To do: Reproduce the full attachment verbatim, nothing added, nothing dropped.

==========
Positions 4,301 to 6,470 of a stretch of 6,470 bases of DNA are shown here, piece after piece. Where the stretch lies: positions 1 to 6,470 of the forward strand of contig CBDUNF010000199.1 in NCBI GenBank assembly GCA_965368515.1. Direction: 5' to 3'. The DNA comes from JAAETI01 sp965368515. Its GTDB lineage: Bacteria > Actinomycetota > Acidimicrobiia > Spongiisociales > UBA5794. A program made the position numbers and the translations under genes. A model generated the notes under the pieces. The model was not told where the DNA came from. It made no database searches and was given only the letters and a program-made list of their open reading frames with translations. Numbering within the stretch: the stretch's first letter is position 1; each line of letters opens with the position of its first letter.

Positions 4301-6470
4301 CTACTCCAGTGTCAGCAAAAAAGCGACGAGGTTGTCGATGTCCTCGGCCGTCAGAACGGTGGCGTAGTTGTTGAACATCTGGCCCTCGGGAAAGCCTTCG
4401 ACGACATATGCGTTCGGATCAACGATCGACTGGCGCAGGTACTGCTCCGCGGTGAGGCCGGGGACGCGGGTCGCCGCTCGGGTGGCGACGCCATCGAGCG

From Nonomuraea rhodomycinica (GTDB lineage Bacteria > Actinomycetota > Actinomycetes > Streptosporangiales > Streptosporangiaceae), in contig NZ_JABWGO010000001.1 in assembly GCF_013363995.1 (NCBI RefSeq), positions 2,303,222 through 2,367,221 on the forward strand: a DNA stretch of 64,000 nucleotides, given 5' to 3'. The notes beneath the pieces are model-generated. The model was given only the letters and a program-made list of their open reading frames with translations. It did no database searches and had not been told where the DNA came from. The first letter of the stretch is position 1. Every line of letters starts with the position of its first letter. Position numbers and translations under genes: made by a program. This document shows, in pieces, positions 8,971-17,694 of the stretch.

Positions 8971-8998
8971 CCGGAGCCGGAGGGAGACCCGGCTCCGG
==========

Positions 4,301 to 6,470 of a stretch of 6,470 bases of DNA are shown here, piece after piece. Where the stretch lies: positions 1 to 6,470 of the forward strand of contig CBDUNF010000199.1 in NCBI GenBank assembly GCA_965368515.1. Direction: 5' to 3'. The DNA comes from JAAETI01 sp965368515. Its GTDB lineage: Bacteria > Actinomycetota > Acidimicrobiia > Spongiisociales > UBA5794. A program made the position numbers and the translations under genes. A model generated the notes under the pieces. The model was not told where the DNA came from. It made no database searches and was given only the letters and a program-made list of their open reading frames with translations. Numbering within the stretch: the stretch's first letter is position 1; each line of letters opens with the position of its first letter.

Positions 4301-6470
4301 CTACTCCAGTGTCAGCAAAAAAGCGACGAGGTTGTCGATGTCCTCGGCCGTCAGAACGGTGGCGTAGTTGTTGAACATCTGGCCCTCGGGAAAGCCTTCG
4401 ACGACATATGCGTTCGGATCAACGATCGACTGGCGCAGGTACTGCTCCGCGGTGAGGCCGGGGACGCGGGTCGCCGCTCGGGTGGCGACGCCATCGAGCG

From Nonomuraea rhodomycinica (GTDB lineage Bacteria > Actinomycetota > Actinomycetes > Streptosporangiales > Streptosporangiaceae), in contig NZ_JABWGO010000001.1 in assembly GCF_013363995.1 (NCBI RefSeq), positions 2,303,222 through 2,367,221 on the forward strand: a DNA stretch of 64,000 nucleotides, given 5' to 3'. The notes beneath the pieces are model-generated. The model was given only the letters and a program-made list of their open reading frames with translations. It did no database searches and had not been told where the DNA came from. The first letter of the stretch is position 1. Every line of letters starts with the position of its first letter. Position numbers and translations under genes: made by a program. This document shows, in pieces, positions 8,971-17,694 of the stretch.

Positions 8971-8998
8971 CCGGAGCCGGAGGGAGACCCGGCTCCGG